Advocates of the 30x30 goal focus primarily on biodiversity protection and carbon sequestration. Conserving more lands will improve habitat and species richness and help the United States tackle the climate crisis.
But a 2020 Defenders of Wildlife report finds that the locations and characteristics of currently protected lands in the United States are not well-aligned with these goals. According to this analysis, less than 25 percent of ecosystem carbon stocks and only 7 percent of biodiversity hot spots occur on lands that are currently considered GAP 1 or 2. The southeastern United States, for example, is a region high in imperiled species richness and ecosystem carbon potential, but low in protected acreage. The western United States is high in protected acreage, but with many high-altitude and arid sites that are relatively low in carbon and species richness. These findings suggest that, if carbon storage and biodiversity are the primary goals, the Biden administration has reason to look beyond designating more protected sites on BLM and Forest Service lands, which predominantly occur in the western United States.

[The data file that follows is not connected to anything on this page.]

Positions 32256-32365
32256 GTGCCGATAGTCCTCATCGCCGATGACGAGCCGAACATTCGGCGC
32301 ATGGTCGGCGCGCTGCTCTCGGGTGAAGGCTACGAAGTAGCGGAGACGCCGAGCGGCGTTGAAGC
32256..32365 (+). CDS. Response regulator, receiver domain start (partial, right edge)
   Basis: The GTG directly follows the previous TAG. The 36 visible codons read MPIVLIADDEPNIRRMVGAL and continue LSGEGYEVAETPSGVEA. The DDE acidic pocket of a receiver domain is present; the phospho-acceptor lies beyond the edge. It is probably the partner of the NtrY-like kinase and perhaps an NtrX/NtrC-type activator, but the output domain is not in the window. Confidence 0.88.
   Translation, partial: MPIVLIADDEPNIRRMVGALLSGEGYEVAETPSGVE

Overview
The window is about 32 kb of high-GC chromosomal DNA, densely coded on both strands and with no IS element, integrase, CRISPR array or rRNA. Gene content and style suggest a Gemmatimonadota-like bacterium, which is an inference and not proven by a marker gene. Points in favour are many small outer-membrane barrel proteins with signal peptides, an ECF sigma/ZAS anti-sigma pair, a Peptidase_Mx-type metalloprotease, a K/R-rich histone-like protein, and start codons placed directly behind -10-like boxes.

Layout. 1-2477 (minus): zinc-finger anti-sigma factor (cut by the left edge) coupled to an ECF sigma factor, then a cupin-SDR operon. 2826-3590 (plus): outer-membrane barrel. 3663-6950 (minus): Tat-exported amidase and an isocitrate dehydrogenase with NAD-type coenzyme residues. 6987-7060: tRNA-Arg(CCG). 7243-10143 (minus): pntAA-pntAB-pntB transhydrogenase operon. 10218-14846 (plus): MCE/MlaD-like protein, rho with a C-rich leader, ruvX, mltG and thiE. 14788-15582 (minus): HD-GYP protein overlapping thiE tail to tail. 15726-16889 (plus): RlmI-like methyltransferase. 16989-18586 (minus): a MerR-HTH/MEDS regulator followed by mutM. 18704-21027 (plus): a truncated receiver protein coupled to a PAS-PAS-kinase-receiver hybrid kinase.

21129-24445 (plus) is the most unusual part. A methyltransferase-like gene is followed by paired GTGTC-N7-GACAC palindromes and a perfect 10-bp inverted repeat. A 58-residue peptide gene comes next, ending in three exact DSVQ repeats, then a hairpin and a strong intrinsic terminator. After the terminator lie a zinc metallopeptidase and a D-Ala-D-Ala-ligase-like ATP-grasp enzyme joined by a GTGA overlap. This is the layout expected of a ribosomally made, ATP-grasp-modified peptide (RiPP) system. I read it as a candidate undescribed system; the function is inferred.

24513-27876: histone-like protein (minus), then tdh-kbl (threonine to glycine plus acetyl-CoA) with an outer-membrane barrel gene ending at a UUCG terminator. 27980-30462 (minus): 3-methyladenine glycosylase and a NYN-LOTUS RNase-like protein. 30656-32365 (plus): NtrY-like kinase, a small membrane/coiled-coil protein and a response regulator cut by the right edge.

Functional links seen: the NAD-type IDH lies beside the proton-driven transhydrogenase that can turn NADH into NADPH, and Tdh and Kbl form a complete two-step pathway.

Moreover, conservation lands do more than store carbon and protect species. They can provide a range of ecosystem services such as clean water and air, flood mitigation and climate resilience, temperature regulation (e.g., reducing the urban heat island effect), and outdoor recreation opportunities. To ensure that these benefits accrue equitably across the country, however, these lands need to be located closer to where people live. Again, simply designating existing federal lands—many of which are remote and far from population centers—may do little to move the needle on these ancillary, but important, benefits.
In a recent RFF Policy Leadership Series event, former Secretary of the Interior Sally Jewell made many of these same points about the Biden administration’s conservation agenda, emphasizing the importance of land “quality” and recognizing the full suite of ecosystem services that natural lands can provide. Former Secretary Jewell expressed the view that conserving 30 percent of US lands is impossible on federal lands alone and that “we need to work with private, state, and indigenous landowners in order to get there.”
What are the next steps for the Biden administration’s conservation goals?
The president’s executive order requires the Secretary of the Interior to prepare a report by April 27 that recommends steps that the United States should take to get to the 30x30 goal. We hope the report looks beyond federal lands and lays some groundwork for encouraging state and local conservation efforts across the country.
In a future blog post, we will discuss how some states have been approaching land conservation, the benefits and drawbacks of alternative conservation funding approaches, and achievements to date in states across the country.